Mergers and Acquisitions: Or, Everything I Know About Love I Learned on the Wedding Pages

[Putnam and Sons; May 4]

As the former wedding announcements writer for The New York Times, Cate Dotynow living in Raleigh and working as an adjunct professor at UNC-Chapel Hill—was privy to many machinations between members of high-profile partnerships. In her new memoir, Mergers and Acquisitions, Doty spills the tea on what it was like behind the scenes while working at the Times and reflects on what she learned from the couples she profiled. She also explores her own journey that led her down the path to saying “I do.”

INDY: Your book is half memoir, half tell-all about your work at the Times. Why did you choose to present the stories together?

Cate Doty: When I was going through this idea with my book agent, we agreed that this shouldn’t be a sociologist text. I’m not a sociologist and it’s not anthropological. During the time I was writing the wedding announcements, I was ending one post-college relationship and falling in love with the man who would become my husband. That particular part of my life was inextricably intertwined with writing wedding announcements. It helped me understand what I felt about commitment and to come to the conclusion that ultimately I did want to get married—and to marry this person.

Covering weddings for so long, would you say you are an expert on love?

Oh god, no. What gives you a perspective on love is time and experiencing love in all the forms that it takes. Hopefully, many of us are lucky enough to experience all the different kinds. Marital love and romantic love are sometimes not the same thing, funnily enough. It’s not like the romantic phase. Marriage is its own mythical beast. I would not consider myself an expert about love, I would consider myself a critic. I’m not critical of love—I just take a more educated perspective on it now than I did 15 or 20 years ago.

If you didn’t learn to be a love expert, what did you learn?

One of the questions I would routinely ask each person was: tell me about your fiancé, tell me about this person you’re going to marry. Often I’d be writing about fantastically rich people who had their own private jets or didn’t have to lift a finger to do anything. Or, I was writing about people who had incredibly interesting careers. The way they would talk about their fiancées was always quite revealing.

I wrote the wedding announcement for Sheryl Sandberg, the CEO of Facebook, who, as most people know, lost her husband in a horrible accident several years ago. When she was the vice president of Google, I remember talking to her a couple weeks before her wedding. She was so clear-eyed about their ambitions together and the things that they needed from each other—how they truly wanted to be each others’ helpmates. I talked to her now-late husband and he said the same thing. I felt that that was incredibly revealing and instructive.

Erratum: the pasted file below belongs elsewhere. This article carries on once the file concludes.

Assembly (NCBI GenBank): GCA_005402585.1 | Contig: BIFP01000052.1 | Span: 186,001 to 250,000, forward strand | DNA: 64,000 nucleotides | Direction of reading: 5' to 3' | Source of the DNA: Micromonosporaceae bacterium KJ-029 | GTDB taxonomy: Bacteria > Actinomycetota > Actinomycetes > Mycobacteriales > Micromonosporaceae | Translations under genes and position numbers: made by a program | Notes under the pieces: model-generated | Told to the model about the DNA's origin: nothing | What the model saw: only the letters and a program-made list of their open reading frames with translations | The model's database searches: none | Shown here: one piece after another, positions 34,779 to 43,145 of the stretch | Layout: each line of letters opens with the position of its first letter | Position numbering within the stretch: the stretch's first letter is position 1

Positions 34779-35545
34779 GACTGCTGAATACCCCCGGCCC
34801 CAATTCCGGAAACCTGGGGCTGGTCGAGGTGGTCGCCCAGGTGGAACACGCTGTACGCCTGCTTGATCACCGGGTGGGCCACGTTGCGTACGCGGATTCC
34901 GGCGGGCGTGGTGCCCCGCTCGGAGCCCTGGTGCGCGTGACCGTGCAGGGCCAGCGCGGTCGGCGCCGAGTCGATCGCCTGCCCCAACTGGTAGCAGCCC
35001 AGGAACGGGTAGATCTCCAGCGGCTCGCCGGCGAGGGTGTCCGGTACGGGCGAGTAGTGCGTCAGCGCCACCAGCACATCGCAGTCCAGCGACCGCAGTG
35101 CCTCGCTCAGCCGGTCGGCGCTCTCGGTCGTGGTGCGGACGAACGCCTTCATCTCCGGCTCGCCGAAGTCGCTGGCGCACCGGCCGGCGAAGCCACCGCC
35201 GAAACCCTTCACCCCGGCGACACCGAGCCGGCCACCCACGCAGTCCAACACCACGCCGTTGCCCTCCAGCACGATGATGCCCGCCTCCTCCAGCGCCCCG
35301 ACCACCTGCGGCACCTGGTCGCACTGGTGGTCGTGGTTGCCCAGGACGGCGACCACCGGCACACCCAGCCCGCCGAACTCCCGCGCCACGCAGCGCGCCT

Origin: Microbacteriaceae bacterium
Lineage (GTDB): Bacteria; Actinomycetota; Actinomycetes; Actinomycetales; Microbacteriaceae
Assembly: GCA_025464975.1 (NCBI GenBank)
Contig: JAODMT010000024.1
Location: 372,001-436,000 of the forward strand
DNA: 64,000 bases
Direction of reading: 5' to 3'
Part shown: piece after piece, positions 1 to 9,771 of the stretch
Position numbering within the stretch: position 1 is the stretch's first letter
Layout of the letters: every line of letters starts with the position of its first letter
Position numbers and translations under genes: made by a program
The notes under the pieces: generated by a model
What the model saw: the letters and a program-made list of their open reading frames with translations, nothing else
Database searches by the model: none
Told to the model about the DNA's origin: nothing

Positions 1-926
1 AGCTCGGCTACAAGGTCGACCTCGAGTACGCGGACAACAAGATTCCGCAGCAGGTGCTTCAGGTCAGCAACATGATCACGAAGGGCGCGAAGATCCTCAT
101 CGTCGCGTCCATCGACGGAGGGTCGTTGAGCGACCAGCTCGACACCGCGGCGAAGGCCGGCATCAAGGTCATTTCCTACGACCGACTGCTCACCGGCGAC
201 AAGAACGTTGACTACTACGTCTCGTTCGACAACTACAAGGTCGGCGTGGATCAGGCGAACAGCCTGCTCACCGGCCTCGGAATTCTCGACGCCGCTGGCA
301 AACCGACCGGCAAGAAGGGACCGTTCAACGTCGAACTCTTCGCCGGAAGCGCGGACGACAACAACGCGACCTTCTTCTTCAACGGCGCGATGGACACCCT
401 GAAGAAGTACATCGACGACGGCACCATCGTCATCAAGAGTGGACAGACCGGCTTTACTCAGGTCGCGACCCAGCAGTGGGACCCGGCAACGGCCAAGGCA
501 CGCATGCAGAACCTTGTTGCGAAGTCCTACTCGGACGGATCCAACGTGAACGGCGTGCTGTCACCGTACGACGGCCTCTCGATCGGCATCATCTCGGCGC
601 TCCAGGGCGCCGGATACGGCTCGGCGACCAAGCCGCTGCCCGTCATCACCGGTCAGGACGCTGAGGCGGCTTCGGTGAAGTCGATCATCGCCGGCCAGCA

That leads into your title. Is marriage sometimes a business?

(Laughs) Oh god, yes. As someone says in Little Women, marriage is an economic proposition. Marriage has been used to join family bank accounts and  join up centuries of societal and economic power. When heterosexual couples get divorced in this country, it’s usually the woman who lowers her standards of living. But mergers aren’t just for rich people. We have emotional mergers as well.

At the Times, how do you pick which announcements to include?

You have to have the mindset of someone who thinks, “Yes, I want my wedding announcement in The New York Times.” Second, you have to follow the instructions and submit all the info they request and be on time and, the most important thing, is not to lie. Because if you lie, your wedding announcement will not get printed. People do that. They adjust their titles up a notch, say they graduated from some place they didn’t.

The applicant pool is [also] much smaller than people think. Now, in the summer months, you could get hundreds of people applying and it comes down to the basic requirements. And then it is this complicated formula of, are you from New York, where did you go to school, what did you do? They really love public service, which is funny because you’re not going to see many firefighters in there. But I guarantee you, if more firefighters or teachers [submitted], they would make it in.

The pages have gotten more diverse. They’re starting more to reflect America as a whole instead of just rich, white, upper middle class/upper class society that tends to be drawn to the wedding announcement.

What have you learned from your relationship with your husband?

Probably the main thing I’ve learned from being married, or being with my husband for 17 years—even through the pandemic, even through some of the darkest days—is, it’s pretty great to have someone to wake up to, and say yes to, even when all you want to do is run for the hills. You never know what kind of great stuff is around the corner and that’s why we commit to anything—nothing is sure. As humans we like to place bets. What I learned from writing the announcements is that sometimes bets pay off in a pretty magical way.

For a skeptic, you sound optimistic about the prospect of marriage and love.

I happen to have fallen into a pretty good one. My parents are getting divorced, surprise—after 44 years of marriage, they are calling it. Sometimes it’s hard to remain optimistic or even romantic in the face of what life can throw at you. But I am lucky enough to be with someone who helps reinforce that.

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